Farm Credit Canada (FCC) is forecasting the Canadian dollar will spend this year around 75 cents US, a level which should help support domestic farm profits.
“We're going to see volatility throughout the year obviously but when we look at that season, or the full year average, we're looking for it to be right around that 75 cents,” said Craig Klemmer, principal agricultural economist at FCC.
If accurate, that would be down slightly from the dollar’s 2018 average of 76 cents US.
A weaker loonie raises the price Canadian producers receive for commodities that are initially priced in U.S. dollars. It also makes Canadian commodities more attractive to buyers relative to competitors. In general, Canadian agriculture remains competitive with an exchange rate of 80-85 cents US, according to FCC.
“That's going to give us a little of a competitive advantage on the returns for our pork and beef exports, as well as our grain and oilseed and pulse exports, and those will help to improve, or help support Canadian agriculture,” Klemmer said.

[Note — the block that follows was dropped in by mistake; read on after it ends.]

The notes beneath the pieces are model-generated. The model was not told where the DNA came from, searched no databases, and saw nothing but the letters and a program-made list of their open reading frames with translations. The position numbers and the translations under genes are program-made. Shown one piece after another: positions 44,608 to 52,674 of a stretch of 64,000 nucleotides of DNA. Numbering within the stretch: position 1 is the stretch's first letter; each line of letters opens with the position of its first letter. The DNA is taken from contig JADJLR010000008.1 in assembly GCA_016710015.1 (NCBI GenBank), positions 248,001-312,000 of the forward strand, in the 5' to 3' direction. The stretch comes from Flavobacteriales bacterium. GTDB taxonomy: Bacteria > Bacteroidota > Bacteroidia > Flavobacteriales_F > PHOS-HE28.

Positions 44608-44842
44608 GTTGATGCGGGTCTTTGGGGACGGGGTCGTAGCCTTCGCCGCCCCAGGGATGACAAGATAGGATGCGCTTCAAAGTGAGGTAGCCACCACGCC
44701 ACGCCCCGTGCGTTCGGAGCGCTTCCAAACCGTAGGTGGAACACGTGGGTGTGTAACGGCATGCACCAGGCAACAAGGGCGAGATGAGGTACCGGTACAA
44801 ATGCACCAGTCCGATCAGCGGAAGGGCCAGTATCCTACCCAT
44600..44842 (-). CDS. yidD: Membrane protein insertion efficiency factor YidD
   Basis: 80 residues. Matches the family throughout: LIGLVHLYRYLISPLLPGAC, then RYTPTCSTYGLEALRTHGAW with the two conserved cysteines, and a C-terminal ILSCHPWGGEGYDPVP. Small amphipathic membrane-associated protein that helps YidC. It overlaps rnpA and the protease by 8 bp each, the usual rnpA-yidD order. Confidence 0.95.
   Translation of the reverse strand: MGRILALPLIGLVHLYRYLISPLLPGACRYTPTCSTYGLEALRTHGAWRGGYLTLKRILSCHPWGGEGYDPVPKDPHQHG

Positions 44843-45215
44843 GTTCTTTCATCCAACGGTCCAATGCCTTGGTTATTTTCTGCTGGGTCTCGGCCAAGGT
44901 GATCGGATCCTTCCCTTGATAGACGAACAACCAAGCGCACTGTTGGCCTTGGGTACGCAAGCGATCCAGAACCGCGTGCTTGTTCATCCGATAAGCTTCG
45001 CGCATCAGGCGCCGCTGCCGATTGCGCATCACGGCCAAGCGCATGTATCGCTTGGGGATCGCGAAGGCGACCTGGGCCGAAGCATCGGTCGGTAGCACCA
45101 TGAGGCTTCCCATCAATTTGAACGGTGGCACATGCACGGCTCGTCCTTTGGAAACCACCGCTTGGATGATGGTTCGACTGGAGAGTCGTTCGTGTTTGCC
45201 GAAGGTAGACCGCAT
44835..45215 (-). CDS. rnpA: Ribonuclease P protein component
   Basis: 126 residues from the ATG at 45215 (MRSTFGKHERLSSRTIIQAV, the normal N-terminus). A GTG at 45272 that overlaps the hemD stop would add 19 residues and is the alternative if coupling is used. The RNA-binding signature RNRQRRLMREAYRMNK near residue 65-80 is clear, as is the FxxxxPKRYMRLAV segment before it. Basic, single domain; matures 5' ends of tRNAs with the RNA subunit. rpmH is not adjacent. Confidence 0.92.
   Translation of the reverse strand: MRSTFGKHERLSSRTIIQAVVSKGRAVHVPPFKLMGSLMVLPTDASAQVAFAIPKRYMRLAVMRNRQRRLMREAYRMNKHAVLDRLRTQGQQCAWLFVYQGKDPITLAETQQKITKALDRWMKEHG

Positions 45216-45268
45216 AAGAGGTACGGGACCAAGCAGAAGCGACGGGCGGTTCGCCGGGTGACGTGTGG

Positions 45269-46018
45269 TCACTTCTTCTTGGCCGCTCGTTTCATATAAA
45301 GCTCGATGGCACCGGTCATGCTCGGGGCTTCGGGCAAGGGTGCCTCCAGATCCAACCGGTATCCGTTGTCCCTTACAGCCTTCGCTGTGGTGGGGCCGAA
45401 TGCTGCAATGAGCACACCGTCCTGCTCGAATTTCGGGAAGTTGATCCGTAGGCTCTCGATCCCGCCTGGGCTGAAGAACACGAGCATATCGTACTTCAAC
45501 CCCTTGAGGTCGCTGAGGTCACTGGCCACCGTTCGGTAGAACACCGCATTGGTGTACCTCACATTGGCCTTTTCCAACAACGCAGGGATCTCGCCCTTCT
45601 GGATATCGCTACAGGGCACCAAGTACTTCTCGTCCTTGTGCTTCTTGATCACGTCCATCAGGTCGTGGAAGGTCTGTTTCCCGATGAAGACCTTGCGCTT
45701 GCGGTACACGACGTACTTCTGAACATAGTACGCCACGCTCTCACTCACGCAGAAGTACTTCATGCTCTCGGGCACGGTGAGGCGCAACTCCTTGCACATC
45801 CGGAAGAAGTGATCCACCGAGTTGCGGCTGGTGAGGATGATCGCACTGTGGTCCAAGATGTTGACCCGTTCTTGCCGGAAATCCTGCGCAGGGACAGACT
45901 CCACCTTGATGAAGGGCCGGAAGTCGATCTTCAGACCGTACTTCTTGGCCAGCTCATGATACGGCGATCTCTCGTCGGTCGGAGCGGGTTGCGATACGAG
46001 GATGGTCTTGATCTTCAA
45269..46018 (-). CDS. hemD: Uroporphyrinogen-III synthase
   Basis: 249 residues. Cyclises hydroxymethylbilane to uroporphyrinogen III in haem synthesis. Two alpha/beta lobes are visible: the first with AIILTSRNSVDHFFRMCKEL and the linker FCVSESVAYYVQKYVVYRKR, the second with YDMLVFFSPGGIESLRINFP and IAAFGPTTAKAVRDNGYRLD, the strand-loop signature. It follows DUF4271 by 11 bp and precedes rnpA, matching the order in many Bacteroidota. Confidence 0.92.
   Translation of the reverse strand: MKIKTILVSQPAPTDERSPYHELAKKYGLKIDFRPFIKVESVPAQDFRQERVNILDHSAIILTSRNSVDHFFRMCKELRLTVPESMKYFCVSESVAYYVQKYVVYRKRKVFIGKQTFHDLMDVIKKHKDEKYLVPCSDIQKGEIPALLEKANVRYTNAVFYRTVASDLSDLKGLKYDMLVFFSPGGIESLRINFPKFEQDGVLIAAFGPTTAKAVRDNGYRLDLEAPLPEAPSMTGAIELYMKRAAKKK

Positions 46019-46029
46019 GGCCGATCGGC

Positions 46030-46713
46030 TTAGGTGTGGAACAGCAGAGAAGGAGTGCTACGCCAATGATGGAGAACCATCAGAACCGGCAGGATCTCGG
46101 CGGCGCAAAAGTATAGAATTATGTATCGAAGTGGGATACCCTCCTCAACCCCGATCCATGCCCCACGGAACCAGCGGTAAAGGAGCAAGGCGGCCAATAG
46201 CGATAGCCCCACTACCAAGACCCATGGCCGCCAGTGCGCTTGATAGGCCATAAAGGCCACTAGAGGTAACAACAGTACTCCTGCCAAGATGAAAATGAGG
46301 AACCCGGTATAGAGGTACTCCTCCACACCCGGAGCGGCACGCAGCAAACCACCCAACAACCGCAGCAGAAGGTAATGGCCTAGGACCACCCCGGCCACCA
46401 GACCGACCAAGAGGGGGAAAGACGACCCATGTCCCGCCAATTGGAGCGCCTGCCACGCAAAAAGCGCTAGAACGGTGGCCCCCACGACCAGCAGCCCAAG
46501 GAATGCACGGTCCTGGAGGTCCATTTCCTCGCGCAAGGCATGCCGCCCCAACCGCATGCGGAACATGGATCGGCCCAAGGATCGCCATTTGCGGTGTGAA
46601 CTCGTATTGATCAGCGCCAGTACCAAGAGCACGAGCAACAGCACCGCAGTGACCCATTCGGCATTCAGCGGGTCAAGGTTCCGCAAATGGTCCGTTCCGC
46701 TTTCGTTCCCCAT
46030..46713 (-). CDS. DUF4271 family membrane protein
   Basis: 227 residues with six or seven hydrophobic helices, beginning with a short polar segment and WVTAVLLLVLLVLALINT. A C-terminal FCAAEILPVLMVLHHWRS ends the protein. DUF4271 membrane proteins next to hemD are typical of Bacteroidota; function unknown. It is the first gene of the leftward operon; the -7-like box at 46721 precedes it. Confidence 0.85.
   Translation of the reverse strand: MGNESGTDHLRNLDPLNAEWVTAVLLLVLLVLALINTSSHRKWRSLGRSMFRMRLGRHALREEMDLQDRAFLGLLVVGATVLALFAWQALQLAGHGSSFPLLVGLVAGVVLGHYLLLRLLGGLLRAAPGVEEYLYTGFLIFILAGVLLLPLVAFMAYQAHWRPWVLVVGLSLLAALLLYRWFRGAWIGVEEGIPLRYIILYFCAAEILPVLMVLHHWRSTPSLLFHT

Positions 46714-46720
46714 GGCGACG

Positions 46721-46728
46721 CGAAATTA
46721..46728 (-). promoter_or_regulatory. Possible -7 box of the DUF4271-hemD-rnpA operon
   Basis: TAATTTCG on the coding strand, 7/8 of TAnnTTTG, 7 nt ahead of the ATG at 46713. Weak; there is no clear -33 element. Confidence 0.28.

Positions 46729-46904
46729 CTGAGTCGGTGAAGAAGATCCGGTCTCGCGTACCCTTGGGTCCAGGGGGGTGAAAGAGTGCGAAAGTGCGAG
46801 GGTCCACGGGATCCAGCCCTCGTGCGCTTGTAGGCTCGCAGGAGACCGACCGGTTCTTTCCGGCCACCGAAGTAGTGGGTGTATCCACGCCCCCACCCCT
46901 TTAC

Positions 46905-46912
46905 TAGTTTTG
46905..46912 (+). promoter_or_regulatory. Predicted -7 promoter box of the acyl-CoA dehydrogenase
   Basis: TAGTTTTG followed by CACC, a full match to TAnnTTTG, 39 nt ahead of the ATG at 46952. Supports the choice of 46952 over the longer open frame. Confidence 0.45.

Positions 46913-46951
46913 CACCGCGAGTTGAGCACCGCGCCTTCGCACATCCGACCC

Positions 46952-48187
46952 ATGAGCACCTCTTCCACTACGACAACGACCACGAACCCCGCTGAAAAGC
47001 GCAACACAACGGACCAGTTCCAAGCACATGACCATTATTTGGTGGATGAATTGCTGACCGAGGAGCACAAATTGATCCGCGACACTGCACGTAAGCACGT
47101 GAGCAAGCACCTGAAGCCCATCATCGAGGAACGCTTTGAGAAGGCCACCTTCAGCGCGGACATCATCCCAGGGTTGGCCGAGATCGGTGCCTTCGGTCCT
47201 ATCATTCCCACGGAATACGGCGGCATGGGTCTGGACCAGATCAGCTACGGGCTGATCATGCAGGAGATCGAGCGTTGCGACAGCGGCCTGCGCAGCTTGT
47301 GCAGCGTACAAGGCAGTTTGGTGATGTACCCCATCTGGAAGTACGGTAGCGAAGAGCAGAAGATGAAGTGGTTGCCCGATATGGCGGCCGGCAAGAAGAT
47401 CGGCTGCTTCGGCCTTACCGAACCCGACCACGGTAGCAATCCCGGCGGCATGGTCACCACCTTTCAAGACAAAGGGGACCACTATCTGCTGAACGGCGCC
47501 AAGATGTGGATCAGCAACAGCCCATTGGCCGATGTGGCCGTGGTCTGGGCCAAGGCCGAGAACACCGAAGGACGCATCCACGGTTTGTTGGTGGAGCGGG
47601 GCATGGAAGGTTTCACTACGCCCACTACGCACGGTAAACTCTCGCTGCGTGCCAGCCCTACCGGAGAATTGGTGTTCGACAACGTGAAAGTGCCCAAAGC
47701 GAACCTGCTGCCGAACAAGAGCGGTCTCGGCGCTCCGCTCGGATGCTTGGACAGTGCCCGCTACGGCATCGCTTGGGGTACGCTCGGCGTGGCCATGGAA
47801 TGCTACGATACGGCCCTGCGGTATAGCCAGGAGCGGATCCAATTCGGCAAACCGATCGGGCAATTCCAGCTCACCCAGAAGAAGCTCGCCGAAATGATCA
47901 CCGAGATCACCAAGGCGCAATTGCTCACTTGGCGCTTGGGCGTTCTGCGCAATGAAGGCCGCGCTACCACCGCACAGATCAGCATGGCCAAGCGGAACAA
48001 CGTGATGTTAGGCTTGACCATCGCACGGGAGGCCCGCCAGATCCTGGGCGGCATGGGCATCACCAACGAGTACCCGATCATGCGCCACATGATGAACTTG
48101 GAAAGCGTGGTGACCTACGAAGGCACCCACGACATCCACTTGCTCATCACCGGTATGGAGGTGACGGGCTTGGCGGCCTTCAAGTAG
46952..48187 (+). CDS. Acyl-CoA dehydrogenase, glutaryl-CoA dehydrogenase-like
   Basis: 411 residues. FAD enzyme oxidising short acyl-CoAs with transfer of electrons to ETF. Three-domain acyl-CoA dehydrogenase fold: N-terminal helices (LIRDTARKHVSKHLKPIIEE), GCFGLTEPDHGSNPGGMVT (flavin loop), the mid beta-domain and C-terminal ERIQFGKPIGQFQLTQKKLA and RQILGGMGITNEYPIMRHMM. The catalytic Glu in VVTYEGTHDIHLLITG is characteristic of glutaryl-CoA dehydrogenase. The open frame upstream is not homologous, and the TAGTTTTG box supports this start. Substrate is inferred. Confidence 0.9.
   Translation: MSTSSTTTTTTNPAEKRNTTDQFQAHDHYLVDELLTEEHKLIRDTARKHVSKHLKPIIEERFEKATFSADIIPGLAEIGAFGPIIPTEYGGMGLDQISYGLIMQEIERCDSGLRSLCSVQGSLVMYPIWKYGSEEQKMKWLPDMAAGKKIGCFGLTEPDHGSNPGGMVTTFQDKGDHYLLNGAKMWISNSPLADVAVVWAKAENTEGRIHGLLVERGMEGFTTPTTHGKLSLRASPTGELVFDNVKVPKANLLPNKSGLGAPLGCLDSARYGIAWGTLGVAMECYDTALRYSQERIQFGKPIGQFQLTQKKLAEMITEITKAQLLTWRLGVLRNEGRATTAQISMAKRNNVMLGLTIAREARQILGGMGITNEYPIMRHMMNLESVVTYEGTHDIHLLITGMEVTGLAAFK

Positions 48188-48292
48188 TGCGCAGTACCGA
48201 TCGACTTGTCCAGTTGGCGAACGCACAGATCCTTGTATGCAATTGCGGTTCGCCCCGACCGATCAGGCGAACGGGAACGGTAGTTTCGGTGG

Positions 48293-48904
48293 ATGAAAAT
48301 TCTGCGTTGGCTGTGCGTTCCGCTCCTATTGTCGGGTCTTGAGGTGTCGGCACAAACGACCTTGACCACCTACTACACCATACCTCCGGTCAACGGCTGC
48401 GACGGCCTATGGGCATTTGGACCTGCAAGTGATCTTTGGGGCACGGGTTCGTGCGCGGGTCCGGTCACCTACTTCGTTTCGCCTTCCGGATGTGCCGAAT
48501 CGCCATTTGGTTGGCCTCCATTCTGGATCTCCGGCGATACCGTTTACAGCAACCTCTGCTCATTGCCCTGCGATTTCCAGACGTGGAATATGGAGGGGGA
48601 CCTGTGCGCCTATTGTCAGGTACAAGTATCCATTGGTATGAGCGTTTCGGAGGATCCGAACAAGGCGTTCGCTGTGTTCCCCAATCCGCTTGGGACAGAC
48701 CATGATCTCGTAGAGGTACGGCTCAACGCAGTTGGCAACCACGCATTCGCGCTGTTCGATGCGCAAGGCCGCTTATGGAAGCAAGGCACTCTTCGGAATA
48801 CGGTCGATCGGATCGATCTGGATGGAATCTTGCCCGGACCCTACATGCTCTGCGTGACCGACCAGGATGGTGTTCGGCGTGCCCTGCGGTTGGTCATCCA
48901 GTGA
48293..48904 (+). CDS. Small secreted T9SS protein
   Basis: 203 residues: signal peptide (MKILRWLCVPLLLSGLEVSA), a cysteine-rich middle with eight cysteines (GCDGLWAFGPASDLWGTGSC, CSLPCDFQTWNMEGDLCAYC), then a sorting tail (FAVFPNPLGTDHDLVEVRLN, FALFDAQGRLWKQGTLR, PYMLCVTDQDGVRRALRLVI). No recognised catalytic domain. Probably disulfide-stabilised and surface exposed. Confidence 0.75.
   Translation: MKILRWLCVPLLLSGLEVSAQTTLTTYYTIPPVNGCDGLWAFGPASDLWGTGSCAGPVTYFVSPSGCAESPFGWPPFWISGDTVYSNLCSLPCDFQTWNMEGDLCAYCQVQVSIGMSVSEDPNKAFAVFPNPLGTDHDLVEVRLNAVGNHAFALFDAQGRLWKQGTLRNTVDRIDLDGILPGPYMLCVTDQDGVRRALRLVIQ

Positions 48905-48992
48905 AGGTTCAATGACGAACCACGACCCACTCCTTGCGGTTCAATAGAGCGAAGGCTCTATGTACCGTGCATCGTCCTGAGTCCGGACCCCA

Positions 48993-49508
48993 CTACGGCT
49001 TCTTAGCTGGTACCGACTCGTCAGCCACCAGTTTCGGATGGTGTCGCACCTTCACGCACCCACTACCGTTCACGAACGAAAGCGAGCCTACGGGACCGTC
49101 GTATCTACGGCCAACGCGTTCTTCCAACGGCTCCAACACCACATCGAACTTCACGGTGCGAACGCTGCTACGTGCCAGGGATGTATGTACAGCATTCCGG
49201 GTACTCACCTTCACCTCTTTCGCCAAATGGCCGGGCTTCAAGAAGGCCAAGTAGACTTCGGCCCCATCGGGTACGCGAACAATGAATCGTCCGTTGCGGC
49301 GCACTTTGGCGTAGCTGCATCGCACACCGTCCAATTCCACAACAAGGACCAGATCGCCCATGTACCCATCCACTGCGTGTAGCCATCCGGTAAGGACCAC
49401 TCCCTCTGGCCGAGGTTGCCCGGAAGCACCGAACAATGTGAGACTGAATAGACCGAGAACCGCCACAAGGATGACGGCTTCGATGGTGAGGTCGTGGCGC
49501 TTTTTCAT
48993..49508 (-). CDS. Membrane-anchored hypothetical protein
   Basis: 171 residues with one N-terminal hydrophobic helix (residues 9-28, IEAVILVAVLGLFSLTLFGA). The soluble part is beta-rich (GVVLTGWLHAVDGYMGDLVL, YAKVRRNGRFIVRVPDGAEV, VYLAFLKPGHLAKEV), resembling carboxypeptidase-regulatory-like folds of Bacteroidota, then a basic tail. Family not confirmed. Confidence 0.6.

The spot Canadian dollar is currently trading around 75.5 cents US.
FCC is basing its dollar forecast off expected crude oil prices and interest rate spreads between the U.S. and Canada.
Oil has shown some signs of life through the early stages of 2019, but still remains well down after experiencing an approximately 25% fall through the final quarter of 2017. As one of Canada’s primary exports, the price of oil helps to determine the direction of the loonie.
On interest rates, Klemmer said FCC is projecting the Bank of Canada will phase in interest rate increases more gradually than its American counterpart. He said one to two rate increases is possible in Canada this year, versus two to three increases in the U.S.
A stronger move toward rate increases in the U.S. would help support the greenback versus the Canadian dollar.
(The Bank of Canada’s key overnight lending rate currently stands at 1 ¾%, compared to the Federal Reserve rate of 2 ¼ to 2 ½%).
A wild card in terms of the dollar remains the global trade. The U.S. and China wrapped up talks this week aimed at settling their ongoing trade dispute – which has roiled world markets – and Klemmer said FCC will be paying close to attention to how things eventually play out.
“We're going to continue to be monitoring how those relationships are through 2019. And we do see a thawing in that relationship and that's going to help the markets out moving forward in 2019,” he said.
Source: DePutter Publishing Ltd.
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